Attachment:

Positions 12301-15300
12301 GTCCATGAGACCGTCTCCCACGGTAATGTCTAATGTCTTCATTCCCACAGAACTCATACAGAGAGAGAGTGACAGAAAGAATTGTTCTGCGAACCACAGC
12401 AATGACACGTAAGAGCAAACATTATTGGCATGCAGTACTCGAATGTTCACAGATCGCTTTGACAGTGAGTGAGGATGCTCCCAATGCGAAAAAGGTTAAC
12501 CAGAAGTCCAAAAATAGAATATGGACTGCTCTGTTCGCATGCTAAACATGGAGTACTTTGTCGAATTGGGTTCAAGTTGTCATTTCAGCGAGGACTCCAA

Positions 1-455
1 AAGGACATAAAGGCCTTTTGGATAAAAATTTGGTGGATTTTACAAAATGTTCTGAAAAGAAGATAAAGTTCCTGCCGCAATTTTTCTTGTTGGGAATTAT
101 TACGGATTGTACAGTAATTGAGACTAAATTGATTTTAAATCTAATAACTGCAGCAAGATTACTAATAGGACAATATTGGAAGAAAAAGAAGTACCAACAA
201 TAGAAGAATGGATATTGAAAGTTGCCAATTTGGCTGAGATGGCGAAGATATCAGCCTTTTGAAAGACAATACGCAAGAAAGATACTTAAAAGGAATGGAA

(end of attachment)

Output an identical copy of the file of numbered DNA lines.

Positions 12301-15300
12301 GTCCATGAGACCGTCTCCCACGGTAATGTCTAATGTCTTCATTCCCACAGAACTCATACAGAGAGAGAGTGACAGAAAGAATTGTTCTGCGAACCACAGC
12401 AATGACACGTAAGAGCAAACATTATTGGCATGCAGTACTCGAATGTTCACAGATCGCTTTGACAGTGAGTGAGGATGCTCCCAATGCGAAAAAGGTTAAC
12501 CAGAAGTCCAAAAATAGAATATGGACTGCTCTGTTCGCATGCTAAACATGGAGTACTTTGTCGAATTGGGTTCAAGTTGTCATTTCAGCGAGGACTCCAA

Positions 1-455
1 AAGGACATAAAGGCCTTTTGGATAAAAATTTGGTGGATTTTACAAAATGTTCTGAAAAGAAGATAAAGTTCCTGCCGCAATTTTTCTTGTTGGGAATTAT
101 TACGGATTGTACAGTAATTGAGACTAAATTGATTTTAAATCTAATAACTGCAGCAAGATTACTAATAGGACAATATTGGAAGAAAAAGAAGTACCAACAA
201 TAGAAGAATGGATATTGAAAGTTGCCAATTTGGCTGAGATGGCGAAGATATCAGCCTTTTGAAAGACAATACGCAAGAAAGATACTTAAAAGGAATGGAA